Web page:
By Cathy He
The former head of security at Twitter was told earlier this year by the U.S. government that there was at least one agent of China’s top intelligence agency, the Ministry of State Security (MSS), working as an employee at the company.
This was one of the revelations made by Peiter “Mudge” Zatko, a whistleblower who served as Twitter’s head of security for about 14 months before being fired earlier this year, during testimony before a Senate Judiciary Committee hearing on Sept. 13.
Ranking Member Sen. Chuck Grassley (R-Iowa) asked Zatko: “In your disclosure, you mentioned that the FBI notified Twitter that one of their employees was suspected of being a Chinese foreign asset. Were you and others at Twitter at all surprised by that?”
Zatko replied that he was notified of this information about a week before he was dismissed.
“The corporate security physical security team had been contacted and told that there was at least one agent of the MSS, which is one of China’s intelligence services, on the payroll inside Twitter,” he said.
Zatko’s testimony expanded upon a raft of allegations of widespread security failings that could harm users of the platform, shareholders, and U.S. national security set out in a complaint to federal regulators in July. Twitter has labeled Zatko’s claims as a “false narrative.”
The whistleblower testified that when he raised his concerns about foreign agents at Twitter to an executive, they were dismissed.
“When I said, ‘I am confident that we have a foreign agent,’ [the executive’s] response was, ‘Well since we already have one, what does it matter if we have more; let’s keep growing the office,’” he recalled during the hearing.
Zatko said that Twitter would be a “goldmine” for any foreign intelligence agency that was able to place an operative inside.
If you place somebody on Twitter … as we know has happened, it would be very difficult for Twitter to find them. They will probably be able to stay there for a long period of time, and gain significant information to provide back on either targeting people or on information as to Twitter’s decisions and discussions and … the direction of the company.”
Zatko is a respected former “white hat” hacker who’s previously worked for Google, payments firm Stripe, and the U.S. Department of Defense. He was hired in 2020 by then-Twitter CEO Jack Dorsey in the aftermath of a major hack that hijacked dozens of high-profile accounts to promote a bitcoin scam.
Zatko’s complaint also alleges that Twitter was becoming dependent on sales to Chinese entities, even though the platform is blocked in China, raising the risk that such entities could then access the data of Chinese users who had circumvented the communist regime’s censorship firewall.
“Twitter executives knew that accepting Chinese money risked endangering users in China,” the 84-page complaint said.
Over the years, the Chinese regime has arrested, harassed, and jailed citizens for circumventing its firewall to use and post messages on Twitter.
“They didn’t know what people they were putting at risk. Or what information they were even giving to the government, which made me concerned that they hadn’t thought through the problem in the first place—that they were putting their users at risk,” Zatko said at the hearing.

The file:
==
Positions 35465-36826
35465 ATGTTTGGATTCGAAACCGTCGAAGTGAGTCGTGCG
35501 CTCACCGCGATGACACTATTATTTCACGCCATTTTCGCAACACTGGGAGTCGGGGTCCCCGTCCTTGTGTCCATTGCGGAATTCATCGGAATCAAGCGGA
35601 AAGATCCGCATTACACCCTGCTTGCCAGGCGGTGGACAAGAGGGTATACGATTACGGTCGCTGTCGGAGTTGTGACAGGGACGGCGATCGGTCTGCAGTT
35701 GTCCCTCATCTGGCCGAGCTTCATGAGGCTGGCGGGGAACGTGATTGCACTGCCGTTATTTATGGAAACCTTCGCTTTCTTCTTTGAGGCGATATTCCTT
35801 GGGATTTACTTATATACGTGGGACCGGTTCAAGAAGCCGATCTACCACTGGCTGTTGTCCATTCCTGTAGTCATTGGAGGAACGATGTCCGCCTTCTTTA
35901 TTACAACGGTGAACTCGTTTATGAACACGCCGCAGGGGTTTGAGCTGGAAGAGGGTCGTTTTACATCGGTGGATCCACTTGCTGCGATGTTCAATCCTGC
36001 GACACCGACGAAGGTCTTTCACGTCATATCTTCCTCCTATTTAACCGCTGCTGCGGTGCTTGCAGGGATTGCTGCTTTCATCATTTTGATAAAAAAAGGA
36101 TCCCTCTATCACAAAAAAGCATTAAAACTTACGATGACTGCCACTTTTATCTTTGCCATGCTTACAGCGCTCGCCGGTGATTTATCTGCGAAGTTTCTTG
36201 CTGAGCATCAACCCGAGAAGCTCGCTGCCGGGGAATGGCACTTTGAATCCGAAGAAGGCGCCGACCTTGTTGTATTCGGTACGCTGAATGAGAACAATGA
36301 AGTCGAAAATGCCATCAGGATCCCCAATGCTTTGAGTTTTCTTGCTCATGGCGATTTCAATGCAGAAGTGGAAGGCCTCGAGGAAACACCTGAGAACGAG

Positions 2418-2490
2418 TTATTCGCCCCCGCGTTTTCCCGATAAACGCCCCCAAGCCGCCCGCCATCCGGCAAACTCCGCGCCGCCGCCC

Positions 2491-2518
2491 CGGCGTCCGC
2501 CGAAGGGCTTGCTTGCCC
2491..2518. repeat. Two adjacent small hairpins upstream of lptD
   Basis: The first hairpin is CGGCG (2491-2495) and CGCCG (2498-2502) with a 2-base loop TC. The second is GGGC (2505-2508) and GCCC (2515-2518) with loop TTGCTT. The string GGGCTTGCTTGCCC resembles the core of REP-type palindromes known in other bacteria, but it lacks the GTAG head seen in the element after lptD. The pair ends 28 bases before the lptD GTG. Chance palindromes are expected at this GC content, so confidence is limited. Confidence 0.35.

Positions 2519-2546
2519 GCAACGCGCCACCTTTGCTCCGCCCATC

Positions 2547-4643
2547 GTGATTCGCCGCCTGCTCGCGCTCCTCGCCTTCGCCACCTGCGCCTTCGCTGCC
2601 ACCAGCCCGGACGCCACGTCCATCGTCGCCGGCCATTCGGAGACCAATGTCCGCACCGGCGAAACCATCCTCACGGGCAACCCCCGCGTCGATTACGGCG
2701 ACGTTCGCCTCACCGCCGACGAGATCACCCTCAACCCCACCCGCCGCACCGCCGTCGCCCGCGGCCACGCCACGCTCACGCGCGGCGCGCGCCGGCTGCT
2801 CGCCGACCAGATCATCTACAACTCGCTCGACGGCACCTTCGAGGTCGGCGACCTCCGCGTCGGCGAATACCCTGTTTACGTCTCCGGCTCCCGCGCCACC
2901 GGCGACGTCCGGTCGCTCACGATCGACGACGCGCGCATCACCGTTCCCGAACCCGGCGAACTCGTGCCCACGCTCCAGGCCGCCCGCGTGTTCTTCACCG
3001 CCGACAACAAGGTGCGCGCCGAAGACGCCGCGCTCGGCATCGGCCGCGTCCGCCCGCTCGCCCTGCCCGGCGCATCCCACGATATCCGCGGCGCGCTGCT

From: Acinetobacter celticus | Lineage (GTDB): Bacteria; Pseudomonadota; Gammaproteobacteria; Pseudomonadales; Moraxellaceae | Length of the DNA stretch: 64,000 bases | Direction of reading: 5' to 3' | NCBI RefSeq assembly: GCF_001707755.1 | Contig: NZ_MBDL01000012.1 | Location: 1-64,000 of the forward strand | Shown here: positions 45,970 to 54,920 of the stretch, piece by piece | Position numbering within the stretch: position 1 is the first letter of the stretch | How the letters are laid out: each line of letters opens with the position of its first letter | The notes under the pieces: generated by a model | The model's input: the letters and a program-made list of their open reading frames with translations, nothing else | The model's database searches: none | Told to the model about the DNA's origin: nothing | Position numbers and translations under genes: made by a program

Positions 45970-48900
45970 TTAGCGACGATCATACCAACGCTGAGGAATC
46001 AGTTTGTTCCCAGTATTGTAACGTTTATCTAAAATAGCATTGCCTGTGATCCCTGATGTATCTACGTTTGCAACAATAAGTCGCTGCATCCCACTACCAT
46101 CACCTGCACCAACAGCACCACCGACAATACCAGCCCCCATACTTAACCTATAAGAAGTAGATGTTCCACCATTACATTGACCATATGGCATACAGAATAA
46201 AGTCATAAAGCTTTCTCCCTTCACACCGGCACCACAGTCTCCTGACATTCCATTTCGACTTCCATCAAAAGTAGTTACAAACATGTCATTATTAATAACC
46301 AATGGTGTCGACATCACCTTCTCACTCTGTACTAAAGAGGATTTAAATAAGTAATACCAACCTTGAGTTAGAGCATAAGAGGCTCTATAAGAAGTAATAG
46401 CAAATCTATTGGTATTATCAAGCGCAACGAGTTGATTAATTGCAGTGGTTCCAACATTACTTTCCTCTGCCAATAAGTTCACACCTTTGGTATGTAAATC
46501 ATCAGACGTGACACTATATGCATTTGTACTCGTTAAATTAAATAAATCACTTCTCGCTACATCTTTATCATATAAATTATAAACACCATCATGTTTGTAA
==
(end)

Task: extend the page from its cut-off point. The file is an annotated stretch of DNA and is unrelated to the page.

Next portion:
He summarized the executives’ response to his concerns as: “We’re already in bed. It would be problematic if we lost that revenue stream. So figure out a way to make people comfortable with it.”
Senior leadership’s dismissals of Zatko’s warnings and concerns became a common theme, according to the whistleblower.
Twitter’s leadership chose to ignore repeated warnings from Zatko of “fundamental” cybersecurity problems, and misled its board, shareholders, and the public about them because it was incentivized to “prioritize profits over security,” Zatko said.
“What I discovered when I joined Twitter [in November 2020] was that this enormously influential company was over a decade behind industry security standards.”
The data security problems at Twitter, according to Zatko, stem from two basic issues: “They don’t know what data they have, where it lives, or where it came from. And so unsurprisingly, they can’t protect it. And this leads to the second problem, which is the employees then have to have too much access to too much data and too many systems.”
To illustrate the second point, Zatko said that about half of Twitter employees have access to the Twitter account of Sen. Chuck Grassley (R-Iowa), the committee’s ranking member.
“The company’s cybersecurity failures make it vulnerable to exploitation, causing real harm to real people,” Zatko said.
“When an influential media platform can be compromised by teenagers, thieves, and spies, and the company repeatedly creates security problems on their own, this is a big deal for all of us.”
Among his claims, Zatko said Twitter misled regulators about compliance with a 2011 Federal Trade Commission order over the improper handling of user data.
Since then, Twitter has made “little meaningful progress on basic security, integrity and privacy systems,” Zatko’s complaint said.
The testimony came as the San Francisco-based company is locked in a legal battle with tech billionaire Elon Musk after the Tesla CEO pulled out of a $44 billion deal to buy the social media platform over its lack of transparency regarding the number of bot and spam accounts on the platform.
Twitter sued Musk for terminating the deal, while Musk countersued, accusing Twitter of fraud. The trial is set for next month in a Delaware court.
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